The classical probability density increases as the

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The classical probability density increases as the particle speed decreases. Thus the wave function amplitude increases as K = E U decreases. The wave function penetrates into classically forbidden regions, where it decreases to zero exponentially. In addition, students should be aware that the Bohr idea of photon emission and absorption via quantum jumps is part of the overall framework of quantum-mechanical thinking. Quantum-mechanical tunneling is an important application that you’ll want to emphasize. All students will have seen images from a scanning tunneling microscope, so this is a good “hook” for showing the relevance of quantum physics. You’ll want to note that the wave-like properties of matter give it “fuzzy edges,” and this is how there can be a finite probability of a “particle” being in a classically-forbidden region. Arguments that tunneling is consistent with the uncertainty principle, as found in more advanced treatments, are too subtle for students at this stage. Using Class Time These last few chapters will be somewhat more lecture oriented. Even so, you should make every opportunity to include reasoning and graph interpretation exercises such as those found in the Student Workbook . It’s important to go slowly enough that students can ask questions and the many new ideas can sink in. Hence three days are recommended. DAY 1: The text “justifies” the Schrödinger equation, so there’s no need to repeat that during class. It’s better to start by reviewing potential energy diagrams and having students do a few Chapter 10 exercises in which they identify turning points, regions where the particle speeds up or slows down, and so on. Students must be fluent at interpreting potential energy diagrams in order for this chapter to make sense. Then consider what kind of potential energies would describe various microscopic situations. For example, Draw the 1/ r potential energy of a hydrogen atom. Note that this is what you mean by the potential-energy function of an atomic particle. Then note that this example is too complex to start with and defer it to the next chapter. Consider the molecular bond of a HBr molecule. In this case, the bromine atom is so massive that you can “model” the molecule as a hydrogen atom on a spring. Then remind students of the potential energy diagram of a spring.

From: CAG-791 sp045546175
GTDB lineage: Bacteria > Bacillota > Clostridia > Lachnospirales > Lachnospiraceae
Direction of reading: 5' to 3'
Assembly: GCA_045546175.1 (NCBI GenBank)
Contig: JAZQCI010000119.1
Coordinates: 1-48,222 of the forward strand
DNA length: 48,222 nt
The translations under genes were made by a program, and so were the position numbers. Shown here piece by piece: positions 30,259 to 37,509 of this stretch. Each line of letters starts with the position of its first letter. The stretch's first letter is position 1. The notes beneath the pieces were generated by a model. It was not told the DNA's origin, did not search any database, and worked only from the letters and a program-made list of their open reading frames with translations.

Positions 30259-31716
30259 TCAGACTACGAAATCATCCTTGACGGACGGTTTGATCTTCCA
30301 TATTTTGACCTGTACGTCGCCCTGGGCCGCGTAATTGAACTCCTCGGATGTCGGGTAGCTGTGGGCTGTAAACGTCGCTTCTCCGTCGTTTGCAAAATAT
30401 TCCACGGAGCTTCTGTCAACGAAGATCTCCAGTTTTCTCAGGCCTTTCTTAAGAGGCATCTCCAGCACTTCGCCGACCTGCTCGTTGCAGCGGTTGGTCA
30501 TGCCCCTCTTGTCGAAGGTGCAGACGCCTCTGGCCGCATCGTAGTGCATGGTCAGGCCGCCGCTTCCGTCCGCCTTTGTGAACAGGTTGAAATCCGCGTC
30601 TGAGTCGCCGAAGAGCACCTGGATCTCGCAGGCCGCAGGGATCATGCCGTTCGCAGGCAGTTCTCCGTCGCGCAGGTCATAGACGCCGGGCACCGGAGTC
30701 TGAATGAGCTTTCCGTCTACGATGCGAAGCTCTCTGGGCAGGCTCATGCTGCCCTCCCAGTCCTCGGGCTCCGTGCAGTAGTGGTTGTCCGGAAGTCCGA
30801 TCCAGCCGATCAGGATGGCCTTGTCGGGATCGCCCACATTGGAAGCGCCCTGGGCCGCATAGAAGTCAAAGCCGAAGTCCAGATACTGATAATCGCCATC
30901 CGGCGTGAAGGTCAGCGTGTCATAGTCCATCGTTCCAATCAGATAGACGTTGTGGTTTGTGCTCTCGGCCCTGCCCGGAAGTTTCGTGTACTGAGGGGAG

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40-4 Instructor’s Guide Comment that our understanding of the nucleus is that protons and neutrons are more-or-less “free particles” inside the nucleus, but that very strong nuclear forces prevent them from leaving the nucleus. (Rather like the work function for an electron trying to leave a metal.) Walk them through seeing how this can be “modeled” as a finite square-well potential energy.
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